Carnton Mansion, one of the more haunted Civil War sites in the South.
“Many thousand bodies here
Lay rotting in the sun:
But things like that, you know, must be
After a famous victory.”
Although recent transplants to Middle Tennessee are only dimly aware of it, the Cumberland Valley and its surrounds were much fought over during the Civil War. Although that is not the origin of the phrase, this section of the South amply earned its moniker The Dark and Bloody Ground during the Late Unpleasantness. Many an old house is home to a resident ghost or two who date back to the dark days of the war. The causes of their continued residence on the mortal plain may differ, but as often as not it is due to their violent or untimely death, being cut down in the prime of life, often with great pain and the awareness they will never to see their loved ones again. Sometimes that agony and anguish are all that remain.
Confederate troops charging the Yankees at Franklin, by a veteran.
Such, it seems, is the case with Carnton Mansion, the grand home sitting on the southeastern outskirts of Franklin, Tennessee. The very name of the manse is suggestive of death, for in ancient Celtic tradition, a cairn or carn was a place where a warrior would be buried who had died with honor in battle. During the Civil War, late one Autumn day, the mansion would earn its name, a reputation that endures to the present day.
A sketch of the open fields the Rebels had to charge over–a longer distance than Pickett’s Charge. via Harpers
After the fall of Atlanta, Sherman planned his next move; ignoring the still viable Confederate Army of Tennessee, he would conduct a scorched earth campaign across Georgia, destroying everything in his path. Basically, it was an act of terrorism, designed to cow the white civilian population of the South into submission and break their will to resist. The Rebel army, now under General John Bell Hood, at first fenced with Sherman, attacking his rear and threatening his long supply line heading back northward towards Nashville. Then, when Sherman began marching south, Hood began marching north; a bold move not only to draw Sherman’s army after him but also to seize the mass of supplies stockpiled in the strategic city of Nashville; from there he could threaten many other places further north. It was a bold strategy and whatever historians may say about General Hood, he never lacked for either courage or boldness: “all lion” is how one postwar writer characterized him.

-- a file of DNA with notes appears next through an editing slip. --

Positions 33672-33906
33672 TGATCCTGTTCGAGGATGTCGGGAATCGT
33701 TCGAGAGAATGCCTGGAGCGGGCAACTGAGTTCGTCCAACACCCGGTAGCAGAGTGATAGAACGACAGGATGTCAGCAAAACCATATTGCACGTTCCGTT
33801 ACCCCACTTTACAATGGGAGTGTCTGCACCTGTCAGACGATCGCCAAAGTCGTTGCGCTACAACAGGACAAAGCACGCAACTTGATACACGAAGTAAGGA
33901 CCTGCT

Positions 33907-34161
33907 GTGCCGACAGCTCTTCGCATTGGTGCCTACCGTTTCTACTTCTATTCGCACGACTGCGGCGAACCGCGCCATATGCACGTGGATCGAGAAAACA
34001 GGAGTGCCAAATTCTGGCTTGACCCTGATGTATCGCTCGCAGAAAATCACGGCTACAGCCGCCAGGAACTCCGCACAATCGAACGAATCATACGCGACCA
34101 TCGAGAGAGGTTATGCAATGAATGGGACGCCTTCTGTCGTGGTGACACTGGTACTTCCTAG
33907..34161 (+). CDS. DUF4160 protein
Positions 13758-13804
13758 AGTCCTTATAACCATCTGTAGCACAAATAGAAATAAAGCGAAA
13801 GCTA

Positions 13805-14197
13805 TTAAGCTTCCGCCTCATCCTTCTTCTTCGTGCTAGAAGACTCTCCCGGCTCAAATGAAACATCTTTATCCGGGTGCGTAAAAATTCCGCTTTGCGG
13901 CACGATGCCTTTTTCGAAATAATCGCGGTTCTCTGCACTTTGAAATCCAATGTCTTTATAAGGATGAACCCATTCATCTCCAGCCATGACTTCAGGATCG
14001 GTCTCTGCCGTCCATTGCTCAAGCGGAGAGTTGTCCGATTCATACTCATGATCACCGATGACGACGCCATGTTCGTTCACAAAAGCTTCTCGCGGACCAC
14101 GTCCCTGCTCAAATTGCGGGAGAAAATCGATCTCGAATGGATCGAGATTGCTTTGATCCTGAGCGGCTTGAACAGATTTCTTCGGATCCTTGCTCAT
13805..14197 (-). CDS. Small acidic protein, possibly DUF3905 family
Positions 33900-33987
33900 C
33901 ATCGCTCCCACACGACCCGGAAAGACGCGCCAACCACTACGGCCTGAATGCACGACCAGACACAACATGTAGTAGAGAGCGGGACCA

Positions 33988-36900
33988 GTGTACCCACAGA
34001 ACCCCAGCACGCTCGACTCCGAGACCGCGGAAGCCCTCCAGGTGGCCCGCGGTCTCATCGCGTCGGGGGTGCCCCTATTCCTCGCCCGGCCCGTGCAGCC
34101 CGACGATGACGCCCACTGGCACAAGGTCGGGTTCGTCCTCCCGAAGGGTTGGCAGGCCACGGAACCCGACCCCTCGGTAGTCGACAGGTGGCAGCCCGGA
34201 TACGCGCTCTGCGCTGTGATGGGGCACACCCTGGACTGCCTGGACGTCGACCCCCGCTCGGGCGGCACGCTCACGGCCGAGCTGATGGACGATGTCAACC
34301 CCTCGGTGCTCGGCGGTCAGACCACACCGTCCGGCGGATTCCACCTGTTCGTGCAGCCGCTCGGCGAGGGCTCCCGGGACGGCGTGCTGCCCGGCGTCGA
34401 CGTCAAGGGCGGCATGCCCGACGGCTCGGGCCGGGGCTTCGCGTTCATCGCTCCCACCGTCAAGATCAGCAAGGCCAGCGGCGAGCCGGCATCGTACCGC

A small Union army was deployed to slow Hood as he marched northwards, to give time for the Yankees to gather more troops to defend Nashville. General John Schofield, a classmate of Hood’s from West Point days, was placed in charge of this Yankee force and basically his task was to hold the lion’s tail without being devoured. At Columbia, then Springhill and finally at Franklin, Schofield’s men conducted a fighting retreat. While most historians portray the Autumn Campaign as a done deal and that a Southern defeat was inevitable, in truth it was a very near thing. Had circumstances just been a little different at any point; had orders been obeyed, had the Yankees marched or fought just a little less heroicly; had one Yankee brigadier not disobeyed orders, or some Rebel pickets not been quite so fatigued—at any point just a feather-weight of difference in the chain of circumstance–and we would be celebrating John Bell Hood as a brilliant commander and victor. But that was not to be.